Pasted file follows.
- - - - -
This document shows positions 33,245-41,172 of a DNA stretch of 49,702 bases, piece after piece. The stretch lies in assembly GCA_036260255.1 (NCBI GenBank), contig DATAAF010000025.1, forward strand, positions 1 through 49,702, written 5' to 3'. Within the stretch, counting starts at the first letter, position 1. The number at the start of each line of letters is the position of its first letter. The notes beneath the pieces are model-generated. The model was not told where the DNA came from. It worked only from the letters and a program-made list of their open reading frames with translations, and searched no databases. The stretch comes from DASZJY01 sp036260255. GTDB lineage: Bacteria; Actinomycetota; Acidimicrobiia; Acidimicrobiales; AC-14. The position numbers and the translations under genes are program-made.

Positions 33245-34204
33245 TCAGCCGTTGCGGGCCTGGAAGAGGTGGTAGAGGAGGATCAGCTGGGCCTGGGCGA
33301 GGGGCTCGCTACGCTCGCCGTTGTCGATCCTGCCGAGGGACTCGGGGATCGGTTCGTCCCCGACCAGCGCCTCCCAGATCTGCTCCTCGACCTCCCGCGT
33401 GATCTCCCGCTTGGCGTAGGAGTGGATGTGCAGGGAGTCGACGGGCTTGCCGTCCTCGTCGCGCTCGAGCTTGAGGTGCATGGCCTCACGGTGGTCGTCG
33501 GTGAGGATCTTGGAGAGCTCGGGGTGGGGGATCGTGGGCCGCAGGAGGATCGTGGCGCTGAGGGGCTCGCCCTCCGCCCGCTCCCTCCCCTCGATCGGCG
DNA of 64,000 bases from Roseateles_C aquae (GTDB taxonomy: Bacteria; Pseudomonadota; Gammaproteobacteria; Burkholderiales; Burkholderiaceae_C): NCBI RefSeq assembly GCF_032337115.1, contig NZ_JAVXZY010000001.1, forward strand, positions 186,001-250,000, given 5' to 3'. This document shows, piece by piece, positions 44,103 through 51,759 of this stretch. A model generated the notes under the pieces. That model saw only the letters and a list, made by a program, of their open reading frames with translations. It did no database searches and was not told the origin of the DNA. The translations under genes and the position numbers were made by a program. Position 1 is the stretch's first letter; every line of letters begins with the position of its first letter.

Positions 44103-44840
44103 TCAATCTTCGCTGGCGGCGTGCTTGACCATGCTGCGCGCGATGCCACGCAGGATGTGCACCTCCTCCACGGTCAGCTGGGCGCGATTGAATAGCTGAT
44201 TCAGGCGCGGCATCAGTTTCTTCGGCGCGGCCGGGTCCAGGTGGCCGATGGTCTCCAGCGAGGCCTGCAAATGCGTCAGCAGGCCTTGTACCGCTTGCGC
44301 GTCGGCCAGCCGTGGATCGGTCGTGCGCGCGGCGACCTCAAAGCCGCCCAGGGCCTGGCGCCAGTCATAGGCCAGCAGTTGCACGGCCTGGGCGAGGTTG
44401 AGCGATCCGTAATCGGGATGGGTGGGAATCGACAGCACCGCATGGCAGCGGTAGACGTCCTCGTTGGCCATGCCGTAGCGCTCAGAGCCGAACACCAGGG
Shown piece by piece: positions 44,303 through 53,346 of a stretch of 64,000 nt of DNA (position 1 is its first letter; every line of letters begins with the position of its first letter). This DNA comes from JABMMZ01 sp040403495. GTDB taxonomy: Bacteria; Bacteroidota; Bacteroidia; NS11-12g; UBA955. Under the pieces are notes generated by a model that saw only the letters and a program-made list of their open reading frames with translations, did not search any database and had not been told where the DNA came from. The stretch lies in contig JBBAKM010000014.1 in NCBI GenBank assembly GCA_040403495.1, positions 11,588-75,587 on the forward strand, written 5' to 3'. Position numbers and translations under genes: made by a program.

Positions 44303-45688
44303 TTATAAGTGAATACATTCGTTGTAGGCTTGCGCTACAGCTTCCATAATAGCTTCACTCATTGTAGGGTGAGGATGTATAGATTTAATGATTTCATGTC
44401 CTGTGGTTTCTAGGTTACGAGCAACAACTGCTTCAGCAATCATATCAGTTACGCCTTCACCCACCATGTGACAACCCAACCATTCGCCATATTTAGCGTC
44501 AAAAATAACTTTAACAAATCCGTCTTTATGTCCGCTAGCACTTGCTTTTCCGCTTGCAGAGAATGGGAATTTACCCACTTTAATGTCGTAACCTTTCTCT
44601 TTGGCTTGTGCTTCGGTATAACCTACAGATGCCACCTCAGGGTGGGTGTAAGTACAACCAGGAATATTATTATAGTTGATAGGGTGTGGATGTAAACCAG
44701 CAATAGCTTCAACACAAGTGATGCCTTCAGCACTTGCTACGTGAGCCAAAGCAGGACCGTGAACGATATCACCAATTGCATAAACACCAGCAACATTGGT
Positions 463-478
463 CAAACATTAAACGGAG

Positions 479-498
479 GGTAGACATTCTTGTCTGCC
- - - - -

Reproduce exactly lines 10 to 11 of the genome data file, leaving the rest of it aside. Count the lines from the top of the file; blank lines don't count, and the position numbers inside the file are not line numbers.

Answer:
44201 TCAGGCGCGGCATCAGTTTCTTCGGCGCGGCCGGGTCCAGGTGGCCGATGGTCTCCAGCGAGGCCTGCAAATGCGTCAGCAGGCCTTGTACCGCTTGCGC
44301 GTCGGCCAGCCGTGGATCGGTCGTGCGCGCGGCGACCTCAAAGCCGCCCAGGGCCTGGCGCCAGTCATAGGCCAGCAGTTGCACGGCCTGGGCGAGGTTG